Orthodox Union Founded, Expresses Clear Support for Zionism

June 8, 1898

In 1873, the Reform movement created the Reform congregational union.  On June 8, 1898, the Orthodox movement created the Orthodox Union.  The Orthodox Union adopted a constitution and by-laws at their meeting at Congregation Shearith Israel, the Spanish and Portuguese Synagogue in New York.

The new union was the idea of Shearith Israel’s Rabbi Henry Pereira Mendes.  Eleven years earlier, in 1887, Rabbi Mendes and his colleague Rabbi Sabato Morais of Philadelphia had formed the Jewish Theological Seminary.  Pereira, Mendes and the other founders of the new Union felt that the Reform movement was going too far in its abandonment of many Jewish laws, particularly kashrut.  They feared the growing popularity of the Reform movement, particularly with new immigrants from Eastern Europe.  As a result, they sought to create an organizational voice that would represent more traditionally observant communities in North America.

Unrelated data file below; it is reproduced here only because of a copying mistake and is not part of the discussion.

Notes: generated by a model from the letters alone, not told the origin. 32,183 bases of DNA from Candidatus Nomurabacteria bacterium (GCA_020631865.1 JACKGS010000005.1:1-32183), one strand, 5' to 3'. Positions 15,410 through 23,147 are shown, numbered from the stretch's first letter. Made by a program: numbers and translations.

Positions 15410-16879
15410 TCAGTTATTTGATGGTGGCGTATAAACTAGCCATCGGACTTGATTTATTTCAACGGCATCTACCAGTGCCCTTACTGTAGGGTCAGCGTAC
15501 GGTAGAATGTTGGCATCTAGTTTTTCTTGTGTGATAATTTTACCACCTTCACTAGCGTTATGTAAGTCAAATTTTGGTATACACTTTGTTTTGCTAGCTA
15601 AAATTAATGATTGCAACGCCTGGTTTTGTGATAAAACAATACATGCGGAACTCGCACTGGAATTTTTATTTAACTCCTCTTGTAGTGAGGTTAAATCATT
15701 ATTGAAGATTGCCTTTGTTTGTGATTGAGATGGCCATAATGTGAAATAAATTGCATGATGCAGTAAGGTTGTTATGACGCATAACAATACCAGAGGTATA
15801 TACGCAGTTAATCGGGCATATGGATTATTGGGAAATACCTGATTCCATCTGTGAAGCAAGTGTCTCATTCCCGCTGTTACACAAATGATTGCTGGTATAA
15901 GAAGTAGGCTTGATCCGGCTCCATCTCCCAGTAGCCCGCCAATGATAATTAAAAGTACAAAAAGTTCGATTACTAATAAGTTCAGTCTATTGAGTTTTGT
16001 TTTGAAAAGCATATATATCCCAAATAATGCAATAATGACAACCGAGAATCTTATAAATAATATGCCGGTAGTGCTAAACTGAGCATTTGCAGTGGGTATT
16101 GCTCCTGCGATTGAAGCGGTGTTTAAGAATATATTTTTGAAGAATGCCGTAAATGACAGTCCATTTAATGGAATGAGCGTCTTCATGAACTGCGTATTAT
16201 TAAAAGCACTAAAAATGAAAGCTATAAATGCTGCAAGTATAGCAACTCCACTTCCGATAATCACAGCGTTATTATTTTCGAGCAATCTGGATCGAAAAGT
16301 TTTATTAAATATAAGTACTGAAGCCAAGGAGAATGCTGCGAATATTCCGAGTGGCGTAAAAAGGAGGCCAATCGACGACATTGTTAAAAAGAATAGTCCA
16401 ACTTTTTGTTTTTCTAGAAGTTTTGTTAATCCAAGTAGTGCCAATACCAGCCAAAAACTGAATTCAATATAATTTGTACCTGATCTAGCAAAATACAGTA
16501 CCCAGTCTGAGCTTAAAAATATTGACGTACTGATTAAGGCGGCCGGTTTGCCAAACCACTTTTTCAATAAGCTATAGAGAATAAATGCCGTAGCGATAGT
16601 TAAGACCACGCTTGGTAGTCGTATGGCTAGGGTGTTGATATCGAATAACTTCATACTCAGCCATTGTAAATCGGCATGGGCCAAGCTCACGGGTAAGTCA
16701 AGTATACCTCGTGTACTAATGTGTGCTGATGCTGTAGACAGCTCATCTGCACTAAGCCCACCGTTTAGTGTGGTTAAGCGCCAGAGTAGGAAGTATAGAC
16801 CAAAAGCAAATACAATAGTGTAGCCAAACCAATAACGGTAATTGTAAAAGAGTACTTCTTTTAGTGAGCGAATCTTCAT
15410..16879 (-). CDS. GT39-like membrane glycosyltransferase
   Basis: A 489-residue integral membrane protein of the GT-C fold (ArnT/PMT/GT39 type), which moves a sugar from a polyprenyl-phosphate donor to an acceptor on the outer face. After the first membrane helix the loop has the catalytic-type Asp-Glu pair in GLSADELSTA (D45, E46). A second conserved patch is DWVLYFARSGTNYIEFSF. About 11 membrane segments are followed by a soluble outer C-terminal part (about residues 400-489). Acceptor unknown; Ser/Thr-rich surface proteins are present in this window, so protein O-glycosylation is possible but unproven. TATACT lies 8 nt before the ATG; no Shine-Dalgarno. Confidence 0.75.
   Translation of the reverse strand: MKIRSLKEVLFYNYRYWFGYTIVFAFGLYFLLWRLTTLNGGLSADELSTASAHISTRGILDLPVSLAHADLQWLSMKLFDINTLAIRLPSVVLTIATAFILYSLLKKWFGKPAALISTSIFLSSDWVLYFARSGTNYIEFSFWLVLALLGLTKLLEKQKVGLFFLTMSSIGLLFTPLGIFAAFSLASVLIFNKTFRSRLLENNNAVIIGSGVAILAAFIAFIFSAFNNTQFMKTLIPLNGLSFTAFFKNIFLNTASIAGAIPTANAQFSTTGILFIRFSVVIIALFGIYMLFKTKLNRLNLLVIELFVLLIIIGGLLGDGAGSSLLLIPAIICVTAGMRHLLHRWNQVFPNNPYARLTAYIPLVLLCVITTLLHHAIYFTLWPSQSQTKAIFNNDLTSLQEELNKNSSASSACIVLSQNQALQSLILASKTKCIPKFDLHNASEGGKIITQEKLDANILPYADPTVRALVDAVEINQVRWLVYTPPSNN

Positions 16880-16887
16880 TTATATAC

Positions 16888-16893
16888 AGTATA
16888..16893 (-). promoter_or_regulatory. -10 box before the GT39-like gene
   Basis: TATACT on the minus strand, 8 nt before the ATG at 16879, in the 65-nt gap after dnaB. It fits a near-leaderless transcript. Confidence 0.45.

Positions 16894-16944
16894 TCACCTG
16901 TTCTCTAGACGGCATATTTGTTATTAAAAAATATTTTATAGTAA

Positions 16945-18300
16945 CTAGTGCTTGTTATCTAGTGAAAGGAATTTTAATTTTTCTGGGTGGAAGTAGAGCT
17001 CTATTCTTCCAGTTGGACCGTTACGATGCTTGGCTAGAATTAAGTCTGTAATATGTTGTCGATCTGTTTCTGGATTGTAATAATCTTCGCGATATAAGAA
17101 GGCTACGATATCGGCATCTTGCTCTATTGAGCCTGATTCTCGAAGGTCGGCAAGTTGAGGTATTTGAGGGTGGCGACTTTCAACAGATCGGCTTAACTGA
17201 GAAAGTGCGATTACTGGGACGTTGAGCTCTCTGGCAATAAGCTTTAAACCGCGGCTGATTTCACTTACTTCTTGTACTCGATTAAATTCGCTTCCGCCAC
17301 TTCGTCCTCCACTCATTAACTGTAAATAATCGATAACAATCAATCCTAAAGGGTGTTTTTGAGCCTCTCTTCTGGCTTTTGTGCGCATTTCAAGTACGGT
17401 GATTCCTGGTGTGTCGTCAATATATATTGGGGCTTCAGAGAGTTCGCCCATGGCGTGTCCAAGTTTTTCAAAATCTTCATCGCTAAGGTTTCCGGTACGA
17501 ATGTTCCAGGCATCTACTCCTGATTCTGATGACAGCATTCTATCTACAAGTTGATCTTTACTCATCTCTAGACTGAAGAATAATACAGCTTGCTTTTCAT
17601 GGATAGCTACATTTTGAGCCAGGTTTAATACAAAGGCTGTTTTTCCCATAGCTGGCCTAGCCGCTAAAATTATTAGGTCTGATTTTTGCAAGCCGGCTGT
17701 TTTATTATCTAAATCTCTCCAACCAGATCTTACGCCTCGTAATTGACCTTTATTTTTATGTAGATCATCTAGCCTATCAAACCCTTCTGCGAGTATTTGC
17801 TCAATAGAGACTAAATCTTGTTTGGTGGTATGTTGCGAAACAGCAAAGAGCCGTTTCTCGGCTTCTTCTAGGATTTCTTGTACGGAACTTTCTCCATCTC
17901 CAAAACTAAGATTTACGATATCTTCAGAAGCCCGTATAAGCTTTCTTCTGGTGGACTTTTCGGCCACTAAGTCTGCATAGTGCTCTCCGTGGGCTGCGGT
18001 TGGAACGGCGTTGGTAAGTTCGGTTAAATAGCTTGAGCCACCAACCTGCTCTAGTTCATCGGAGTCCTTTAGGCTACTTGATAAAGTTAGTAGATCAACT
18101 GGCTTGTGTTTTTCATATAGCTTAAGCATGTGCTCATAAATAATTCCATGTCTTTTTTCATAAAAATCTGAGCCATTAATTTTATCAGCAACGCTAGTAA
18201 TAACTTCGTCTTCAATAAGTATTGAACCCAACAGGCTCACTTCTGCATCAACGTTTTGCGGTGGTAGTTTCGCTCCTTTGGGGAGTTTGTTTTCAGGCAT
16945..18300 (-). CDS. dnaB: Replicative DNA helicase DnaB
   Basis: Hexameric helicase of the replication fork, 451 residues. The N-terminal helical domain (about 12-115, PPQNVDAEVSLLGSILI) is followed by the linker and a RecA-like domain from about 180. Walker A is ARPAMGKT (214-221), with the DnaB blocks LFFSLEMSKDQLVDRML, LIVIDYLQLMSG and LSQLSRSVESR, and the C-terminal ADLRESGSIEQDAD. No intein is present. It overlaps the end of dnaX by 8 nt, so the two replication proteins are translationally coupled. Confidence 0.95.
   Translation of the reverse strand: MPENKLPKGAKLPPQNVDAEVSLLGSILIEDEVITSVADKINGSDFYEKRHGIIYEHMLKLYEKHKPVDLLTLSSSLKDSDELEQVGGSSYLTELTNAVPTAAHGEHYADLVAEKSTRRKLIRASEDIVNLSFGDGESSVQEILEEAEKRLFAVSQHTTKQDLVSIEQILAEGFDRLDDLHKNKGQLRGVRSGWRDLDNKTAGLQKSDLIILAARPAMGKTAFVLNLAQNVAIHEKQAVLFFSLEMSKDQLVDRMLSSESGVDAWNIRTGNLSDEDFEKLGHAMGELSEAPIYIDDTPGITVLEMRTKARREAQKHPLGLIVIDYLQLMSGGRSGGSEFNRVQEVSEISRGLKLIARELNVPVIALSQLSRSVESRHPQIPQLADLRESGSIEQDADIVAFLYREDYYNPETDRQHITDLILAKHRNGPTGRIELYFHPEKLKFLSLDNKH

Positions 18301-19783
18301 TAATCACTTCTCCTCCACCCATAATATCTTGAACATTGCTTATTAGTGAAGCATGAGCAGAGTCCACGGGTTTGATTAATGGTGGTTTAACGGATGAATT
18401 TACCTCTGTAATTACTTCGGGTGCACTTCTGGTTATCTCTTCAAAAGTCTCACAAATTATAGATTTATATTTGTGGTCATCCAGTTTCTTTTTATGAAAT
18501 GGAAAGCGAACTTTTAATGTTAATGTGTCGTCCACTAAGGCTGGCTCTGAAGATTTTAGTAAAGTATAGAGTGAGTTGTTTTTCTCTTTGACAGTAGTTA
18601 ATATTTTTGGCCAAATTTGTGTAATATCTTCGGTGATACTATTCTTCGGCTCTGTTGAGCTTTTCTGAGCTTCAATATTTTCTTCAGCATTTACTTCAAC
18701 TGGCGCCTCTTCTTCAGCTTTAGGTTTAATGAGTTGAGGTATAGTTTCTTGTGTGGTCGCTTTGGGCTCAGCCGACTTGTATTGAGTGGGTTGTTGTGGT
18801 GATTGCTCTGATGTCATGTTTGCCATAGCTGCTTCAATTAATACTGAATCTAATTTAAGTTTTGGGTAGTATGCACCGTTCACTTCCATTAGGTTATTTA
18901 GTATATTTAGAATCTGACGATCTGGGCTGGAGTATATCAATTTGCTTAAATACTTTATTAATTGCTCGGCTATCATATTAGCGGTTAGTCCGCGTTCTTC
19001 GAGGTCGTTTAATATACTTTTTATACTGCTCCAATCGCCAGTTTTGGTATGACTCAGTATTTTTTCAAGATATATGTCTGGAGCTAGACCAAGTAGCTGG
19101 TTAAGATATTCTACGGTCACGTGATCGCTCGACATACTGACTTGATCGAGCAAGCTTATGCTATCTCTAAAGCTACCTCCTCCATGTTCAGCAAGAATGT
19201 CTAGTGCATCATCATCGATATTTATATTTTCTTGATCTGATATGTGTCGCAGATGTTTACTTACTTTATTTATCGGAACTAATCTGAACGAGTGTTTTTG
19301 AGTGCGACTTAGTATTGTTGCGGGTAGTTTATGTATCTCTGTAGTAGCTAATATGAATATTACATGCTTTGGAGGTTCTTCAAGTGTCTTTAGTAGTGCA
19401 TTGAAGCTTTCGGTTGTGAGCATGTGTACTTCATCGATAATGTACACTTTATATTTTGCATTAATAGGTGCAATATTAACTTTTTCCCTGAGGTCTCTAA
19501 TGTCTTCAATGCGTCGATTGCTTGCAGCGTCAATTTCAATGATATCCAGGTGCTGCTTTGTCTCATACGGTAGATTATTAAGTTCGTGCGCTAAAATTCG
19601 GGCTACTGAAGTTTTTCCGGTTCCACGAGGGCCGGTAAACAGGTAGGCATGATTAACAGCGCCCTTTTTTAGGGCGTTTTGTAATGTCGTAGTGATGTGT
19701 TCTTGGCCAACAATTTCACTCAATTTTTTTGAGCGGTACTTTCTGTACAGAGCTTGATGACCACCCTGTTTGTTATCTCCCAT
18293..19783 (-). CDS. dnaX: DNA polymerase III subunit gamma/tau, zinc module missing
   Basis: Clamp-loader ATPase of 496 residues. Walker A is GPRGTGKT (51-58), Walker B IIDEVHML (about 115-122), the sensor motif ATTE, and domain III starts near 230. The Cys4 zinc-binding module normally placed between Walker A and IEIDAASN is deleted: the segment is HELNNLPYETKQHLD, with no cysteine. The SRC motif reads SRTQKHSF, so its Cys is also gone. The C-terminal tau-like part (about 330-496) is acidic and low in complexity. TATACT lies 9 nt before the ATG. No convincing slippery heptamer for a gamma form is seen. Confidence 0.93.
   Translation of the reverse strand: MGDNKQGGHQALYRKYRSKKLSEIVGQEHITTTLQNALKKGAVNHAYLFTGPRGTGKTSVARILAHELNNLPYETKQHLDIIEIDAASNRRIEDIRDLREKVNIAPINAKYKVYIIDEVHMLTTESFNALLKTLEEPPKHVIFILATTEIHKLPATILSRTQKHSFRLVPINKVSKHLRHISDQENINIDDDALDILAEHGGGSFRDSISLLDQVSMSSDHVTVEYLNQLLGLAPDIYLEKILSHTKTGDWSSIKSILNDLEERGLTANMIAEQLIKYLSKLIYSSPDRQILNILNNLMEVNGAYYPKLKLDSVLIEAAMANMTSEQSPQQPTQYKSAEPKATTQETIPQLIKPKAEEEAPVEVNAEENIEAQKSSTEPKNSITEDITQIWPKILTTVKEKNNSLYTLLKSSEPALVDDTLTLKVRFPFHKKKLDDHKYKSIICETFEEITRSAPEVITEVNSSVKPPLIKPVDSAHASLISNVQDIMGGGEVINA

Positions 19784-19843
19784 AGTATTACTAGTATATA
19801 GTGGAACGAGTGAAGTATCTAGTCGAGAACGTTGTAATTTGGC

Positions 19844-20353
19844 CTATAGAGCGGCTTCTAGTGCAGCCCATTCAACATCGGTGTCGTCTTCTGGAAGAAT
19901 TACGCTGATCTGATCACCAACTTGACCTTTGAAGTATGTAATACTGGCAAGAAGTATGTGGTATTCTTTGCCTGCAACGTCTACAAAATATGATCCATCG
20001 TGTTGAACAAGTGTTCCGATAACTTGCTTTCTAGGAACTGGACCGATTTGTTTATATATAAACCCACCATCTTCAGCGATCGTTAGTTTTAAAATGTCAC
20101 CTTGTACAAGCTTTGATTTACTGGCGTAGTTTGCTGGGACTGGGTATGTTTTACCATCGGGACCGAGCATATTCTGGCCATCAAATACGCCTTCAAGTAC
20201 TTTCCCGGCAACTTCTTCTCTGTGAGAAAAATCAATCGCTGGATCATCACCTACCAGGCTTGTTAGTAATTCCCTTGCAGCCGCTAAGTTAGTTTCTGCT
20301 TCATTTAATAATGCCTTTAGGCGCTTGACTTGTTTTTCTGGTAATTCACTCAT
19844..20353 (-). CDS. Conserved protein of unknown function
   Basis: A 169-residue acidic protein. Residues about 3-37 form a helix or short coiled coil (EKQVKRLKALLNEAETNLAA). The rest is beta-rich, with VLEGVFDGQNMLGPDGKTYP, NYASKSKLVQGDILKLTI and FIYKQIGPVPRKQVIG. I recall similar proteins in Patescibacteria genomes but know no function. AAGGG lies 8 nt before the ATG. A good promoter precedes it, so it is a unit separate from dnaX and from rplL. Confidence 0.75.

The Orthodox Union distinguished itself with its emphasis on Jewish education and modern Jewish scholarship in America, and with its staunch support of Zionism.  One of the resolutions adopted at the June 8th meeting reads,

We protest against the idea that we are merely a religious sect, and maintain that we are a nation, though temporarily without a national home, and furthermore, that the restoration to Zion is the legitimate aspiration of scattered Israel, in no way conflicting with our loyalty to the land in which we dwell or may dwell at any time.

The photo shows Rabbi Henry Pereira Mendes.